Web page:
“Each regimen's parameters are based upon industry expert opinions, as well as surveys and research findings,” Hanson says. “ESC vaccination is not included in this analysis, but could be effectively used in conjunction with medicated Aquaflor feed or non-medicated feed regimens.

Bottom line results
Using feed medicated with Aquaflor yielded much higher receipts from fingerling sales compared to the two non-medicated feed treatments, Hanson’s analysis concludes.

“Treating with Aquaflor resulted in increased survival and more efficient production through a lower feed conversion ratio,” he says. Further, the ability to produce 6-inch fingerlings netted a higher price per fish, according to the economic analysis.

“Total fingerling receipts were $6,300 per acre for the group treated with Aquaflor, compared to $3,600 for the non-medicated fish that were fed and $3,000 for the fish that were not medicated or fed during an ESC outbreak. More fish survived from the Aquaflor feeding regime than from the other two methods. Hanson’s analysis shows that the survival rate was 70 percent in the Aquaflor group, 40 percent in the group that was fed non-medicated feed during ESC, and 60 percent in the group that was not fed during ESC.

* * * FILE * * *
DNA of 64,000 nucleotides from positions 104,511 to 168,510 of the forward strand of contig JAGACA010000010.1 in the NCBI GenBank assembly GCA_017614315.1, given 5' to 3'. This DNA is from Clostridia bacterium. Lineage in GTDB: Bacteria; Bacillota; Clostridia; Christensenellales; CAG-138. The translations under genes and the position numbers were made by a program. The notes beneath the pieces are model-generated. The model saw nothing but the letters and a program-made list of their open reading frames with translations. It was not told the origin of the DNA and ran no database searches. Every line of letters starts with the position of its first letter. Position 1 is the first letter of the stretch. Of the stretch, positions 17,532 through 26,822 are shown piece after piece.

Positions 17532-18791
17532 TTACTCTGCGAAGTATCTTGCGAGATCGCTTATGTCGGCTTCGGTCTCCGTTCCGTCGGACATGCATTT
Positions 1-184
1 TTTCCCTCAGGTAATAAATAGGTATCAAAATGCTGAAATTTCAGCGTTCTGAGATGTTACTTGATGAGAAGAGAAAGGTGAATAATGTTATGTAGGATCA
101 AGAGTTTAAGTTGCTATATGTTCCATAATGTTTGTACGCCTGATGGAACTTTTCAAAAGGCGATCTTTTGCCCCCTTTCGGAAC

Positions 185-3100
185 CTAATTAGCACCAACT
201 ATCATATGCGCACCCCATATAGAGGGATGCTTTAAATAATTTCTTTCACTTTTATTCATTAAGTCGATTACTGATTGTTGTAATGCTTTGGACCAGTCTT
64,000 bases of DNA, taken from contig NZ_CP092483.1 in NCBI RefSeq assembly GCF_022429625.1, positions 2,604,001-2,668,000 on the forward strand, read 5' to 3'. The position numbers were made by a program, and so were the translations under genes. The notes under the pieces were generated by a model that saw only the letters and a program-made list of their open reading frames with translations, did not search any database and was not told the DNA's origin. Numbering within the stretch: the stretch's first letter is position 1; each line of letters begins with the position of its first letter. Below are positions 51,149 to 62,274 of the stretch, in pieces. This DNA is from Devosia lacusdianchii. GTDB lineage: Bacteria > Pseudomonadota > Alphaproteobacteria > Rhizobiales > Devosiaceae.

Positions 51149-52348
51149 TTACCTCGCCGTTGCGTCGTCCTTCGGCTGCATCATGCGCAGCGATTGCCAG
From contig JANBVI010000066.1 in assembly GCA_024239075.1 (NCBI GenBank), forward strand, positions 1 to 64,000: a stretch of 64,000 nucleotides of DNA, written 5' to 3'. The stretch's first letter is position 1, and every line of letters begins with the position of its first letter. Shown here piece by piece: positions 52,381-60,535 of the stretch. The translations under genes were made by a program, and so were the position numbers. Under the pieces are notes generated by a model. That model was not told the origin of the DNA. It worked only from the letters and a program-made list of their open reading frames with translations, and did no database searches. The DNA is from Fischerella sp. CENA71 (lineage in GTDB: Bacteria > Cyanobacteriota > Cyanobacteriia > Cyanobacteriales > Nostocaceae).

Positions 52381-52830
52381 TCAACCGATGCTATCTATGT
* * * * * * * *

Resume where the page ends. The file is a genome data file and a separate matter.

Hanson acknowledges that the cost of feed with Aquaflor is greater than the two non-medicated feed alternatives. “The overall feed cost is also increased due to a higher survival rate and larger size of the treated fingerlings,” he says. At the same time, he emphasizes, treated fish have a more efficient feed conversion and the additional feed costs are offset by the higher sales receipts of more than $6,000 per acre.

“Feed medicated with Aquaflor may cost the fingerling producer more money up front to produce 6-inch fingerlings, but the producer is rewarded with higher survival, higher production and higher sales revenue, compared to non-medicated feed during ESC treatment and the treatment that stopped feeding during ESC outbreaks,,” says Hanson.

 “In addition to these obvious economic advantages, medicated feeds for ESC outbreaks can be directed only to affected fish ponds, allowing cash to be spent when and where it is most needed,” concludes Hanson.

Aquaflor® is the property of Intervet International B.V. or affiliated companies or licensors and is protected by copyrights, trademark and other intellectual property laws.